US trade report accuses China of using intellectual property laws to dominate markets

  • China was among six other countries — Argentina, Chile, India, Indonesia, Russia, and Venezuela — put on a ‘priority watch list’
  • Covid-19 test kits made the US list of counterfeit Chinese goods for the first time

China appears intent on using its intellectual property laws to unfairly dominate markets and, while Beijing has made some progress strengthening patent, copyright and criminal statutes, implementation and enforcement remain insufficient, according to a US government report released on Wednesday.

“China must provide a level playing field for IP protection and enforcement,”said the US Trade Representative (USTR) office’s annual Special 301 report, which catalogues intellectual property infringement by trade partners.

The document noted that China is the leading source of counterfeit and pirated goods ranging from cosmetics and fertilizer to medicines, accounting for 83 per cent of all products seized in the US in 2020 for these violations.

While the USTR has kept this designation on China for years, Covid-19 test kits made the list of counterfeit goods for the first time.

“Statements by Chinese officials that tie IP rights to Chinese market dominance continue to raise strong concerns,” the report said.

“Despite recent trademark law amendments, the limited success brand owners have had in challenging bad faith registrations is insufficient when compared to the overwhelming number of bad faith trademark applications filed and registrations granted,” it added.

USTR reviewed over 100 trading partners for the report and placed 27 of them on watch lists. China was among six other countries – Argentina, Chile, India, Indonesia, Russia, and Venezuela – put on a priority watch list of the worst offenders by practices or impact.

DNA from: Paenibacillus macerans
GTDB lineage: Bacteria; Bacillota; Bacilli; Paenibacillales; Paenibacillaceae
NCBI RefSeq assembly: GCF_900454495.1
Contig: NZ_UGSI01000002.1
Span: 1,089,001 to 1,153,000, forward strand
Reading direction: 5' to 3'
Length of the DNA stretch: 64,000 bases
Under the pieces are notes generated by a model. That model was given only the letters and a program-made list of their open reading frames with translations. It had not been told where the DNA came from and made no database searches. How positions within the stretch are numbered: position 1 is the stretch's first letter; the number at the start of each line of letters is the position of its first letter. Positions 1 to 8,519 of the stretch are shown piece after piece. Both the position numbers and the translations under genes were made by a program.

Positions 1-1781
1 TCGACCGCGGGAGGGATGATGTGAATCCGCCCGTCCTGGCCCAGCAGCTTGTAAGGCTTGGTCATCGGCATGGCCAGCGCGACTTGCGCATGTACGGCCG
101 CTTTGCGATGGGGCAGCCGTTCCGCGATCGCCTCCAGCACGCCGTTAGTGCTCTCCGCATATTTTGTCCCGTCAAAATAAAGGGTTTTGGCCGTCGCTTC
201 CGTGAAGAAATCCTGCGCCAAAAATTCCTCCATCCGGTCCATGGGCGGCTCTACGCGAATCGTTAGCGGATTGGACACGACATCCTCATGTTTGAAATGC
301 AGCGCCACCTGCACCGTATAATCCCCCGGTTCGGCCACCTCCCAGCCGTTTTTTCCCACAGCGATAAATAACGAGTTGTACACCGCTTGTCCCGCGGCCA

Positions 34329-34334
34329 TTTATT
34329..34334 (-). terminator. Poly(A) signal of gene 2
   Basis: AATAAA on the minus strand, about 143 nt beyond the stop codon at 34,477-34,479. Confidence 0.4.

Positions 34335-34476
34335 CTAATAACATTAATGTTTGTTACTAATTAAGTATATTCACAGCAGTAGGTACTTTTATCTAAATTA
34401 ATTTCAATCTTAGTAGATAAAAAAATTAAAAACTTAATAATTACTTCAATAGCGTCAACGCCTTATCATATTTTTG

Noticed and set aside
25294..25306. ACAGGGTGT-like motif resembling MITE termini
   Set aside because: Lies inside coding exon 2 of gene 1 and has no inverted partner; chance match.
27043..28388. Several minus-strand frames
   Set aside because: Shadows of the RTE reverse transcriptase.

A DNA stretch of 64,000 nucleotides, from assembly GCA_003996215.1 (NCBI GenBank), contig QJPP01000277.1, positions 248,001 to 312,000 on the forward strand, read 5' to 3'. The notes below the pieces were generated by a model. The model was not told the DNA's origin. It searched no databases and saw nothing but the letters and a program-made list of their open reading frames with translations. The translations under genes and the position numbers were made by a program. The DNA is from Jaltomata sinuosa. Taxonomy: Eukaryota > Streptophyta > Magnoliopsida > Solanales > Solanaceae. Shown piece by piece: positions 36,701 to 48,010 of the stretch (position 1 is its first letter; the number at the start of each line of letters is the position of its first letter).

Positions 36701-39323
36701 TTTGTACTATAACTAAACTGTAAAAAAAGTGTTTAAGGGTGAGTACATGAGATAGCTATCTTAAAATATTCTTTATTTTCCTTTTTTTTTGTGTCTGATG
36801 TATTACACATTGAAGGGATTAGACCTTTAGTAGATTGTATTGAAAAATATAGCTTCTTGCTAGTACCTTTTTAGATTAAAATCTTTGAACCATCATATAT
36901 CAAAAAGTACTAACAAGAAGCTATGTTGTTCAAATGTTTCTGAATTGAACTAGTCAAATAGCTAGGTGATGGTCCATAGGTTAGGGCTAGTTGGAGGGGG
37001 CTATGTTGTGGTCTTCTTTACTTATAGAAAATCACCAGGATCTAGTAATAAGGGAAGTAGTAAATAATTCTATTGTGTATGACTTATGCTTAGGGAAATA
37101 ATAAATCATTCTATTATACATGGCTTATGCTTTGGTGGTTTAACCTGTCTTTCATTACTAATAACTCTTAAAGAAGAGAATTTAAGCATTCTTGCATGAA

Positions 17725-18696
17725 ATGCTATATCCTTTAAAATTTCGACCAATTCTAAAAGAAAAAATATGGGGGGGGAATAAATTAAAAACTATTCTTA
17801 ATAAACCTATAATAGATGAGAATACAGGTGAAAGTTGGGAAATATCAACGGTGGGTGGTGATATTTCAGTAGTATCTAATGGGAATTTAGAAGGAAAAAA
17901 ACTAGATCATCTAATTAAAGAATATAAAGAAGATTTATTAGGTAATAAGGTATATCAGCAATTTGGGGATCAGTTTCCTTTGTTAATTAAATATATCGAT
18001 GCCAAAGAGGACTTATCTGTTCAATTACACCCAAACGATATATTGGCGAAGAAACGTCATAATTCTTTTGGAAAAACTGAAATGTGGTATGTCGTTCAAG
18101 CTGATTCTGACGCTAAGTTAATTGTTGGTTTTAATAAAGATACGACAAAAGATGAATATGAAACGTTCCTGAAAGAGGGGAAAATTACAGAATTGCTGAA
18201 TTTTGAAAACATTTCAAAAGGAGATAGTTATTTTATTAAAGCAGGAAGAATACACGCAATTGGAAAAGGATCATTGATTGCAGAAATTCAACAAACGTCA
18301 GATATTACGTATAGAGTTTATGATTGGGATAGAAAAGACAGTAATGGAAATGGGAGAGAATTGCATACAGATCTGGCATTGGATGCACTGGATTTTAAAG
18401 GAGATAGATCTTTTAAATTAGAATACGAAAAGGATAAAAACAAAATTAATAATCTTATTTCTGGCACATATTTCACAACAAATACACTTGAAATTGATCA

While Ukraine made 2021’s priority watch list, the report said that its review of the Eastern European country “has been suspended due to Russia’s premeditated and unprovoked further invasion … in February 2022” and that the conflict also severely limited USTR’s ability to engage Russia on IP protection and enforcement issues.

USTR’s latest report represents another point of friction in a bilateral trade relationship that has been deteriorating for years. US President Joe Biden’s administration has grown frustrated with China as negotiations for a potential “phase-two” trade agreement have faltered.

The phase-one trade deal, which included commitments by Beijing to strengthen its protections for foreign copyrights, trade secrets and other forms of intellectual property, was signed on January 15, 2020, by former US president Donald Trump and Chinese Vice-Premier Liu He, with its provisions taking effect one month later.

“It has become increasingly clear over recent years and in the past few months that China continues to double down on a state-centred economic system and plans that do not include meaningful reforms that address our concerns, or those of our allies,” US Trade Representative Katherine Tai testified to the House Ways and means Committee last month.

The talks “have been unduly difficult and we need to turn the page on the old playbook”, she added, urging Congress to pass bipartisan legislation aimed at boosting US competitiveness.

The Biden administration has also faced bipartisan pressure from Congress to make the process of gaining tariff exemptions easier.

After an initial public comment period, the administration reinstated over 350 tariff exemptions on Chinese imports. But that represents only a small fraction of the total tariffs enacted by the Trump administration, which grew to cover some US$300 billion-worth of Chinese imports.

Author: Joshua Cartwright, SCMP

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